Marmota monax, commonly known as woodchucks or groundhogs, are rodents closely related to squirrels. To gardeners, woodchucks are destructive pests that are known to dig burrows and eat vegetables before they can be harvested. The woodchuck has a highly sensitive sense of smell and can be deterred with odors it finds repellent, and there are a variety of smells that can do the job.
The taste and smell of powdered cayenne pepper can prevent a woodchuck from eating your plants. Simply sprinkle a liberal dose of cayenne pepper on plants and in your garden dirt to repel woodchucks. Although rain reduces cayenne's effectiveness, there are products that suspend hot pepper in a wax, which is applied directly to plants and will not readily wash off during rains. Leaving sliced hot peppers in the area also can prove effective. Groundhogs also find the smell of garlic, either raw or in powder form, repellent.
Castor oil is another smell groundhogs hate. Many garden supply stores sell various castor oil sprays to repel groundhogs. The Urban Nature Information Service of McGill University recommends mixing a solution of 1 cup of castor oil with 2 cups of Murphy's oil soap, 1.5 cups of ultra-hot, hot sauce and a quarter of a shot glass of human urine. This should be diluted with water, 1 teaspoon per gallon, and sprayed around the garden or groundhog-infested area.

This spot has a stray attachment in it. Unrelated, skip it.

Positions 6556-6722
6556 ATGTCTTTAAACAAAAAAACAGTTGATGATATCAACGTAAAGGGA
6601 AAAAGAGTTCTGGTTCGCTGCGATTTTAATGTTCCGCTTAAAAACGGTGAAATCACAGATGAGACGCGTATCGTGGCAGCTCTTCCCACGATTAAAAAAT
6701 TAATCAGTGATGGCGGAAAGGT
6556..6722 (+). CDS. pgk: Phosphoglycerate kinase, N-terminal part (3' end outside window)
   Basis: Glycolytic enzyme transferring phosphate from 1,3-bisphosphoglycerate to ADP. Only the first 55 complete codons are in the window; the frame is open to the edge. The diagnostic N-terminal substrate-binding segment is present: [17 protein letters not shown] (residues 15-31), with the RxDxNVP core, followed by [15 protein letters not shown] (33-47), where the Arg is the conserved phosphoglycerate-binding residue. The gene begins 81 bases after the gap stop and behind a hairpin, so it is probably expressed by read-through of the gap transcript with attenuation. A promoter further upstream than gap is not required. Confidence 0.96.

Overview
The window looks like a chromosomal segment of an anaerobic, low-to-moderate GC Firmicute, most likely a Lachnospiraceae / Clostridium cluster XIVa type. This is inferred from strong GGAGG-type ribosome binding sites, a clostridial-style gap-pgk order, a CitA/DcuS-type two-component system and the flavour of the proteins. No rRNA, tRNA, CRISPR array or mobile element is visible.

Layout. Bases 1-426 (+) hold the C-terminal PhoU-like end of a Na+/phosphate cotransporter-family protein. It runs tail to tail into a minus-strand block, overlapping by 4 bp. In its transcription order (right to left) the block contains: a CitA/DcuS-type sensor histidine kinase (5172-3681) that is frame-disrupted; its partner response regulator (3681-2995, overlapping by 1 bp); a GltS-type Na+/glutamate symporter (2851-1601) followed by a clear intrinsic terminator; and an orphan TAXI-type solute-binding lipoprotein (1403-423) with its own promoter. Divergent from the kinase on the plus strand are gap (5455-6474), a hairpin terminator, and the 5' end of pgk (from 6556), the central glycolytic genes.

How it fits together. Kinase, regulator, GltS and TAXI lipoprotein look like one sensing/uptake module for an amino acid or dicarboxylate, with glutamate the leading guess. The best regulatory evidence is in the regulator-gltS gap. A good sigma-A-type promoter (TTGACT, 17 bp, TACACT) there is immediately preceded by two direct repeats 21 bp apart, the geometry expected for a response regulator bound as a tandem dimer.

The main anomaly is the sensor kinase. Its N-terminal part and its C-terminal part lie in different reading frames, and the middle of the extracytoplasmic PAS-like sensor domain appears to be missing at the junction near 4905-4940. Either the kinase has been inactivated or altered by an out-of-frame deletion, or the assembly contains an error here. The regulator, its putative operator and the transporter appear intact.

Groundhogs can't stand the smell of ammonia and immediately leave a burrow tainted by it. One common form of repelling groundhogs is to leave ammonia-soaked rags around the garden and to throw mothballs into burrows. Another way to accomplish this is with kitty litter. Instead of throwing away used kitty litter, pour this ammonia-rich mess into burrows. Ammonia, however, is a toxic substance that may be dangerous to the animal if ingested.
Rotten Eggs/Predator Urine
The powerful smell of rotten eggs is naturally repellent to woodchucks, just as it is to humans. One method of keeping a garden free of woodchucks is to break eggs in the holes of their burrows and let them rot until the smell becomes apparent and woodchucks flee the area. Another scent that makes woodchucks run is the urine of a predator, such as a wolf or coyote. Coyote urine is sold in many garden supply stores and should be sprinkled around the garden or other areas where woodchucks are a problem. The smell of both rotten eggs and predator urine, however, will dissipate over time and must be refreshed frequently to maintain potency.
Michael Brent is an experienced magazine writer and editor who has written for various publications. He holds a Bachelor of Arts from the University of Winnipeg and has studied journalism at Ryerson University.